For the Japanese, asymmetry, or unbalanced structure, is beautiful. A tearoom is a typical example of this way of thinking. Decoration is limited and rather simple. Simplicity is the essence—”without any decoration we can enjoy life”—that is the Japanese way.
At Kyoto’s Kodaiji Temple, we are told that while in western culture augmentation is appreciated as a sign of success, the Japanese aesthetic strives to eliminate unnecessary clutter, and in so doing, remove everyday burdens.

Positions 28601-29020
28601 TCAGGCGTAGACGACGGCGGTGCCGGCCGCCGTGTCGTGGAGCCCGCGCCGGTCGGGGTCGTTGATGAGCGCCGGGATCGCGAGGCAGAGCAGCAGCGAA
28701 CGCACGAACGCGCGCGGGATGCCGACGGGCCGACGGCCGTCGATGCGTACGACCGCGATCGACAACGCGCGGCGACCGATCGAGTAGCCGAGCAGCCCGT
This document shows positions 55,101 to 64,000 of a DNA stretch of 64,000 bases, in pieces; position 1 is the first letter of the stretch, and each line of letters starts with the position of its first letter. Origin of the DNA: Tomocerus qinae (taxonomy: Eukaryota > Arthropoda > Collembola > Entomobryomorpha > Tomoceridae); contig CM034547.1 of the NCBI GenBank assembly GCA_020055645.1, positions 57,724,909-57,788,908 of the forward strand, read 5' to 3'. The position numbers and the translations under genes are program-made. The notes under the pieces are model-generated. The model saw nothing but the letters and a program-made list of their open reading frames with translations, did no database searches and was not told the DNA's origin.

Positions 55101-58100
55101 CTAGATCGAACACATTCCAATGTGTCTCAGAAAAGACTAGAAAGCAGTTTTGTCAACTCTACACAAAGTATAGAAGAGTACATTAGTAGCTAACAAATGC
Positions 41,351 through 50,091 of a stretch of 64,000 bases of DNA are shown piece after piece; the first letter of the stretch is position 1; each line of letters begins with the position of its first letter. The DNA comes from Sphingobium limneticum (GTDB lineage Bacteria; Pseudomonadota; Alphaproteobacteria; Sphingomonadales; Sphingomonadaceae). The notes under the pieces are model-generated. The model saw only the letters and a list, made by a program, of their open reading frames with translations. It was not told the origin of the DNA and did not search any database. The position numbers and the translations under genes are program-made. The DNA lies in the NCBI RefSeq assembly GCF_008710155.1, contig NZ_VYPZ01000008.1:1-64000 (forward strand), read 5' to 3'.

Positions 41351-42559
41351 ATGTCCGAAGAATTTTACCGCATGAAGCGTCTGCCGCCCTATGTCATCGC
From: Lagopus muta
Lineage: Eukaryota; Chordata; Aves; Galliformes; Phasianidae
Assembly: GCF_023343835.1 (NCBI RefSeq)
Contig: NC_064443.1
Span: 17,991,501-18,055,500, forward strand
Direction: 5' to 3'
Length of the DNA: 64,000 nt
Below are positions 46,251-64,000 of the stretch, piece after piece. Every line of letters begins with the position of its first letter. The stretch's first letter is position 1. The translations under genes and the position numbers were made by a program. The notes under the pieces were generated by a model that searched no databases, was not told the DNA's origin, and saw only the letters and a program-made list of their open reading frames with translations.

The “tea room” is austere for the purpose of focusing not on décor, but on “the moment”. There are a very limited number of things, and a limited number of decorations, so that what does exist truly catches our attention, like a singular simple plant, rather than a gorgeous bouquet. When participating in the ceremony we are asked to suspend our questions and thoughts, because when we “think” about what we are doing, we lose presence and focus. We are asked, therefore, “to appreciate the moment and enjoy the experience”.
Adam Waxman is an award winning travel journalist focusing on food, wine and well being. As well as an actor in film, television and formerly, the Stratford Festival, he is the Associate Publisher and Executive Editor of DINE and Destinations magazine.